Background: Inadequate access to quality health care services due to weak health systems and recurrent public health emergencies are impediments to the attainment of Universal Health Coverage and health security in Africa. To discuss these challenges and deliberate on plausible solutions, the World Health Organization Regional Office for Africa, in collaboration with the Government of Cabo Verde, convened the second Africa Health Forum in Praia, Cabo Verde on 26-28 March 2019, under the theme Achieving Universal Health Coverage and Health Security: The Africa We Want to See. Methods: The Forum was conducted through technical sessions consisting of high-level, moderated panel discussions on specific themes, some of them preceded by keynote addresses. There were booth exhibitions by Member States, World Health Organization and other organizations to facilitate information exchanges. A Communiqué highlighting the recommendations of the Forum was issued during the closing ceremony . More than 750 participants attended. Relevant information from the report of the Forum and notes by the authors were extracted and synthesized into these proceedings. Conclusions: The Forum participants agreed that the role of community engagement and participation in the attainment of Universal Health Coverage, health security and ultimately the Sustainable Development Goals cannot be overemphasized. The public sector of Africa alone cannot achieve these three interrelated goals; other partners, such as the private sector, must be engaged. Technological innovations will be a key driver of the attainment of these goals; hence, there is need to harness the comparative advantages that they offer. Attainment of the three goals is also intertwined - achieving one paves the way for achieving the others. Thus, there is need for integrated public health approaches in the planning and implementation of interventions aimed at achieving them. Recommendations: To ensure that the recommendations of this Forum are translated into concrete actions in a sustainable manner, we call on African Ministers of Health to ensure their integration into national health sector policies and strategic documents and to provide the necessary leadership required for their implementation. We also call on partners to mainstream these recommendations into their ongoing support to World Health Organization African Member States.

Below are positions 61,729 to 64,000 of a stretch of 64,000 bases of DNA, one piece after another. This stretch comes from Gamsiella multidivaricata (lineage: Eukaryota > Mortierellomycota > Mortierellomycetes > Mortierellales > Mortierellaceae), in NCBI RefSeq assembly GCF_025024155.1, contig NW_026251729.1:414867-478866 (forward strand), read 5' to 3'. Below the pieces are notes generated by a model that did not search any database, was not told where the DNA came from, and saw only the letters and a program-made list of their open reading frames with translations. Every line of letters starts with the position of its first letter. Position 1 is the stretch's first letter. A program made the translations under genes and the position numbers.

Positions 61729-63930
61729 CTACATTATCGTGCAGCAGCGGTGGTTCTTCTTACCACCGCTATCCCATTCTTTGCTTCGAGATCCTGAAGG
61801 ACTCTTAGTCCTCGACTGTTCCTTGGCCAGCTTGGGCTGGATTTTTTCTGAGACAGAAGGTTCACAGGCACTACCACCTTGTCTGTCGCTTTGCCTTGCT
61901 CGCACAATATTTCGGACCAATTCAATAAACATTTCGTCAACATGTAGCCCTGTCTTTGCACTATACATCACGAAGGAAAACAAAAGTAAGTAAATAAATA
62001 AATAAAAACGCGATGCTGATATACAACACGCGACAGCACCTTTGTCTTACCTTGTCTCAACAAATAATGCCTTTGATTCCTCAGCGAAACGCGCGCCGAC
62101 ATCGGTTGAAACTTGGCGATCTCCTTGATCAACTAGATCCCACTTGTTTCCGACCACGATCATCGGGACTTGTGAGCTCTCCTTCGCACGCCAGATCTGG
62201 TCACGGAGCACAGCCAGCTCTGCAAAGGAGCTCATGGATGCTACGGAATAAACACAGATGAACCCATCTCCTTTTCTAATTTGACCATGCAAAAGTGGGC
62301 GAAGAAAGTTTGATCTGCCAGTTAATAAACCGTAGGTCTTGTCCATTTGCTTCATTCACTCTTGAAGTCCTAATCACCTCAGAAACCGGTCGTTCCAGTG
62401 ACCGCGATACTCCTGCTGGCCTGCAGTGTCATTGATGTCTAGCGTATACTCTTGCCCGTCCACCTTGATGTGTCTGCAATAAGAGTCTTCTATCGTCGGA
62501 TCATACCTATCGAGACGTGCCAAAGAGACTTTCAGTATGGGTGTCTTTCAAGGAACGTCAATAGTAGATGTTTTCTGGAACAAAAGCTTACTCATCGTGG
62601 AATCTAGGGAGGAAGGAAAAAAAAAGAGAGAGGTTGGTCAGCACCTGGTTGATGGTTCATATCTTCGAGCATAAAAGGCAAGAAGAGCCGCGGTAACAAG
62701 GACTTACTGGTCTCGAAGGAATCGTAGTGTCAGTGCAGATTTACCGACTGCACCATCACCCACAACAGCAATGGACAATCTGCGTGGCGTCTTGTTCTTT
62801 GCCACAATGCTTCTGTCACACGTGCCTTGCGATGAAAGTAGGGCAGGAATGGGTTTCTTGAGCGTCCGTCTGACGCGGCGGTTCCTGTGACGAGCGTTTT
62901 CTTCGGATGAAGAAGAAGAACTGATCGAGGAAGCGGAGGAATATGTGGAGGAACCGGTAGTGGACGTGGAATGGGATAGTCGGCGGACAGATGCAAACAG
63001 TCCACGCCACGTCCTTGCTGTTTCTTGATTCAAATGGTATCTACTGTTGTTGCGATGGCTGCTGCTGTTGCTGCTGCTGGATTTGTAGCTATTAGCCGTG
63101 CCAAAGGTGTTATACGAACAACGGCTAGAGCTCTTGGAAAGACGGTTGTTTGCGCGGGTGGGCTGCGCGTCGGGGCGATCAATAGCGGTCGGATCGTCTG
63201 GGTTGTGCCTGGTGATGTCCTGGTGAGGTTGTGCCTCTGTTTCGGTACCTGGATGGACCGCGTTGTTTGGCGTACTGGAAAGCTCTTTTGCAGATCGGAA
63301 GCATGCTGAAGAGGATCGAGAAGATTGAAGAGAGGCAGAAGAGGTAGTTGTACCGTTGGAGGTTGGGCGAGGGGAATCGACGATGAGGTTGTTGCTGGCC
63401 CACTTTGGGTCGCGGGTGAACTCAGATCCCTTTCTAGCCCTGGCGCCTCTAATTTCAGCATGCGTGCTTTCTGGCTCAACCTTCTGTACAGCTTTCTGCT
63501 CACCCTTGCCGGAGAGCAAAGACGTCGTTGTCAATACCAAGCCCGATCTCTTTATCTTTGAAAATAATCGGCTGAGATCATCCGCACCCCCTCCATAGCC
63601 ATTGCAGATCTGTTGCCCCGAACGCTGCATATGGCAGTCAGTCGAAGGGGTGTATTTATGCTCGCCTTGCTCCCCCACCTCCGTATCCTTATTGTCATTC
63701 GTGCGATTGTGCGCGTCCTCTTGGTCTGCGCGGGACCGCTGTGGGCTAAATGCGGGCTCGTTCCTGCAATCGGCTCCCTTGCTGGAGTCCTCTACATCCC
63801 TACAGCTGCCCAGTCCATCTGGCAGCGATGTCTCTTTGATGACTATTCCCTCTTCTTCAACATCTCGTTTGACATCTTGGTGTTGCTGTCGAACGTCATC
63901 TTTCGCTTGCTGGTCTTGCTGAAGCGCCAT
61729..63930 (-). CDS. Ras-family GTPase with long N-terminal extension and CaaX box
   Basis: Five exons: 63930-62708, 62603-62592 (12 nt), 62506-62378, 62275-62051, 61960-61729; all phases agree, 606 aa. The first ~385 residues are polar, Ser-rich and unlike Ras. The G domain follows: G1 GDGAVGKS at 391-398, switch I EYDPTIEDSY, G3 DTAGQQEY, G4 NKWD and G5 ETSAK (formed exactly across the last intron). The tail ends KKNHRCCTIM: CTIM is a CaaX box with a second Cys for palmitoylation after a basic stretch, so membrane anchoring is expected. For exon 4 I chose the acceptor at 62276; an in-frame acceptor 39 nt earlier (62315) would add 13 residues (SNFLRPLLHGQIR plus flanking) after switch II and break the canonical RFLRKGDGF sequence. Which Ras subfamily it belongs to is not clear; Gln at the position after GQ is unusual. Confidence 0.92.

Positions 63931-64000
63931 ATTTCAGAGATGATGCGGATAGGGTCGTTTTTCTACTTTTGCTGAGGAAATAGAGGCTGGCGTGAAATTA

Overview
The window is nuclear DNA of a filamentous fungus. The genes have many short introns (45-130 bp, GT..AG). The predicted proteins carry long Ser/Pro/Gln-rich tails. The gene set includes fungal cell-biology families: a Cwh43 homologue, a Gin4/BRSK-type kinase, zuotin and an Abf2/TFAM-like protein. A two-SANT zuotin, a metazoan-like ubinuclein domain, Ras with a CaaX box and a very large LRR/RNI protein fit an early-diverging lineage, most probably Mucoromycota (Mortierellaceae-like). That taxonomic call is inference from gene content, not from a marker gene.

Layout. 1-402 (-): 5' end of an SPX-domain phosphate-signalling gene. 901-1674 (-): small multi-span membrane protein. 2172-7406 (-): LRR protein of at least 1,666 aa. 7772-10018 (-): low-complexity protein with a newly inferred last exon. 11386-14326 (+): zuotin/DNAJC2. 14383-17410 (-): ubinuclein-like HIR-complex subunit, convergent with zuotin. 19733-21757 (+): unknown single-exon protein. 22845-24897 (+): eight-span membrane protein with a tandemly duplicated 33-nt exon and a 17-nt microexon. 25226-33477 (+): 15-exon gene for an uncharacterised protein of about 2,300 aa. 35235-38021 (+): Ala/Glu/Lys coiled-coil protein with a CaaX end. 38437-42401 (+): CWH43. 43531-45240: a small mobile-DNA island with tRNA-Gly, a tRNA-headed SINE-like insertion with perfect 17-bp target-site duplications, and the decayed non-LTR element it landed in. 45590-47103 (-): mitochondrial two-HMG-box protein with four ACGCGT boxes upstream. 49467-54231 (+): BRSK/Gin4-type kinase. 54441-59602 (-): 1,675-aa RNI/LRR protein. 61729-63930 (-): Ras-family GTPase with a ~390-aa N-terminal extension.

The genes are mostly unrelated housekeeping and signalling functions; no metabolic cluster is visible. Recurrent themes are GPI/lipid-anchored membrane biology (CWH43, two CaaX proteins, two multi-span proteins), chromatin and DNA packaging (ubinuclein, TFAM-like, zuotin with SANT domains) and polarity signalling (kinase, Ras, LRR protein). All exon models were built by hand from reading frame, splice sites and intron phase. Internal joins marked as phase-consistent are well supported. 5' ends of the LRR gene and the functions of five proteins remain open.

20.
J Infect Dis ; 218(suppl_5): S287-S291, 2018 11 22.
Artigo em Inglês | MEDLINE | ID: mdl-29920602

RESUMO

The 2014-2016 Ebola virus (EBOV) disease outbreak affected over 29000 people and left behind the biggest cohort (over 17000 individuals) of Ebola survivors in history. Although the persistence of EBOV in body fluids of survivors was reported before the recent outbreak, new evidence revealed that the virus can be detected up to 18 months in the semen, which represents the biggest risk of Ebola resurgence in affected communities. In this study, we review the knowledge on the Ebola flare-ups that occurred after the peak of the 2014-2016 Ebola epidemic in West Africa.


Assuntos
Ebolavirus/patogenicidade , Doença pelo Vírus Ebola/epidemiologia , Doença pelo Vírus Ebola/transmissão , África Ocidental/epidemiologia , Líquidos Corporais/virologia , Surtos de Doenças , Epidemias , Doença pelo Vírus Ebola/virologia , Humanos , Sêmen/virologia , Sobreviventes